Day 2 Bounce

Buzz Blick buzz at
Mon Dec 14 13:43:39 PST 1998

Hi Everyone,  I love the term Day-Two Bounce too :-)  It is so much more
interesting and descriptive and fun than the scientific name of the
Zeigarnik Effect.

In case readers are not familiar with the term, there is a very nice, short,
description in Emery and Purser's book, The Search Conference, (p.180).  It
says "The idea here is to create a Zeigarnik Effect (Marrow, 1969;
Zeigarnik, 1927).  According to this theory, the excitement generated during
the (previous session) will be sustained, pending completion of the
unfinished task in the morning.  The Zeigarnik effect occurs when intensive
work on a task is interrupted, leading to a heightened motivation to
complete unfinished business.  Even giving notice that there will be a recap
of the earlier work done first thing in the morning is sufficient for
producing the Zeigarnik effect."

I try to remind myself of this effect whenever I am tempted to try "wrapping
things up" too completely at the end of a day, when we have more days to go.
It works better to leave some task unfinished, and pick it up the next day.
There will be better products and much more energy.   I think that Marvin
Weisbord calls this the need for "soak time".  Whatever, it seems to work.

Thanks for the new term for the result...the Day-Two Bounce.


-----Original Message-----
From: owen <owen at TMN.COM>
Date: Monday, December 14, 1998 4:47 AM
Subject: Re: Day 2 Bounce

>>How common is a day two BOUNCE of surprisingly rapid productivity, in your
>I almost hate to say this -- but the Day-Two Bounce is normative behavior,
>which is why I find doing anything less than 2 or 2 1/2 day open spaces of
>markedly decreasing value. It is not that a 1 day OST is without worth, but
>compared to what can be accomplished in 2 days, the 1 dayer doesn't even
>make the rankings. I think the reasons for all this are probably pretty
>simple and straight forward. On Day 1 I find people operating in a rather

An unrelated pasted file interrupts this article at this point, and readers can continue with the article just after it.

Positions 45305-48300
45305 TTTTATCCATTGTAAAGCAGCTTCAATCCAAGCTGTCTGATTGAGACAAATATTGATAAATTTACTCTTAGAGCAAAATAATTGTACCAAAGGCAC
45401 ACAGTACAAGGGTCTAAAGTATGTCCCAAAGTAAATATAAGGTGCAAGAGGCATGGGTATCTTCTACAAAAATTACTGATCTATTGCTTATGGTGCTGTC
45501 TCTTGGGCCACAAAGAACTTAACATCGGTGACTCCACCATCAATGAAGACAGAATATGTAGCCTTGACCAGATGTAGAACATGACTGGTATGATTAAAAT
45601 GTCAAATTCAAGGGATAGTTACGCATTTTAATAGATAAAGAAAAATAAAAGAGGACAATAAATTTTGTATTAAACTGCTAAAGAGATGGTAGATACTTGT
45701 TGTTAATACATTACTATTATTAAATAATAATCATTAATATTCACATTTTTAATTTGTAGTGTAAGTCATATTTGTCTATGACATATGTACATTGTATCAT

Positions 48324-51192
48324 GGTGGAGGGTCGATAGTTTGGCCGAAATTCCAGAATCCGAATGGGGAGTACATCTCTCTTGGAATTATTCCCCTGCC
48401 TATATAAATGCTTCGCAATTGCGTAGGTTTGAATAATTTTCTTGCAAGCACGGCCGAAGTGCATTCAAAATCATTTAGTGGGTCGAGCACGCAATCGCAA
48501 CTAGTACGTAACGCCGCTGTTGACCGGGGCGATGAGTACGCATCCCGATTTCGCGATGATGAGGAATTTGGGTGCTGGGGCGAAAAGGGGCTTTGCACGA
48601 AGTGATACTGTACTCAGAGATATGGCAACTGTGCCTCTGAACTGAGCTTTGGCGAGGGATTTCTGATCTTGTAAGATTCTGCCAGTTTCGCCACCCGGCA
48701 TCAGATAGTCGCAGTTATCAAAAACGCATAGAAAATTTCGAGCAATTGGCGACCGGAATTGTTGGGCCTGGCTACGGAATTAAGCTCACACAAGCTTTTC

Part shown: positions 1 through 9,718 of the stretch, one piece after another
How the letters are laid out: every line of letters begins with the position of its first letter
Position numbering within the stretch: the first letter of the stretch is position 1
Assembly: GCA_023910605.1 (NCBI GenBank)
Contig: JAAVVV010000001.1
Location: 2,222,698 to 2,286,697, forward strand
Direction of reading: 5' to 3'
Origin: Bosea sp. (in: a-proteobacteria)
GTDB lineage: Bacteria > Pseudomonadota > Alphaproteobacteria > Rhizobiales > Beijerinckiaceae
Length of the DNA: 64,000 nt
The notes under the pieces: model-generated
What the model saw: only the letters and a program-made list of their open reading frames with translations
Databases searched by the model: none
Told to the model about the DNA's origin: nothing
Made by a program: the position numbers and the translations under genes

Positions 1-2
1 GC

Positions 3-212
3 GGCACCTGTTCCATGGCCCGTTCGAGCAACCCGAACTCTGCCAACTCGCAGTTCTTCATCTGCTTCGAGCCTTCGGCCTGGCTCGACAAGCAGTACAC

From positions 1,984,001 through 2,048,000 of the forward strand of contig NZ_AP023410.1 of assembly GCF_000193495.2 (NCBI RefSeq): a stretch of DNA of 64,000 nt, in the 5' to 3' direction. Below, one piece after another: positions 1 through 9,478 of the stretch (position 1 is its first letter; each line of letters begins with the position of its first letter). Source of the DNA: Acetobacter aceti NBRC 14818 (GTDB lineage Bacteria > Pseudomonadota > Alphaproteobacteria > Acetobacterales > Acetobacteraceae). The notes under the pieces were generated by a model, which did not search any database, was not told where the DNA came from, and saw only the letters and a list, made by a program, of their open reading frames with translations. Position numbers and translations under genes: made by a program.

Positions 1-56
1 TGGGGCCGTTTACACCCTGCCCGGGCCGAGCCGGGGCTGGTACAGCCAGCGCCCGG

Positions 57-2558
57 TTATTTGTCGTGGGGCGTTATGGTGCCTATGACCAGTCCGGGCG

>tight just doesn't have the joy and lightness (even if it is a
>very serious matter) of the second day. It may be much better than they
>have done before, but it is nothing like what they are capable of. There is
>in fact a learning curve, and it takes a day to move on it. The central
>piece is the Law of Two Feet. Folks use it a lot more on Day 2. And when
>the Law of Two Feet is really working, everything seems to go into flow
>state. Talk about productivity.
>Another factor, I think is that on Day 1 folks tend to bitch a bit -- if
>that is what they need to do. And having bitched and seen that nobody got
>shot -- they are then free to really get to work. Which they do with a
>vengeance. This is a hard point to get over to sponsors, who for fairly
>obvious reason would like to have everything pretty. But if the atmosphere
>is bitchy, you got to get it out on the table before you move on. This is
>especially critical when people are dealing with something like strategic
>planning. The sponsor looks at what is going on and says -- hey they are
>just dealing with the present and the past -- no future. But the point is
>that the present and the past will be your future unless you deal directly
>and well with both.
>Anyhow, The Day2 Bounce (I love the phrase -- thank you) is pretty much SOP
>(standard operating procedure) Enjoy it. I always do. Harrison

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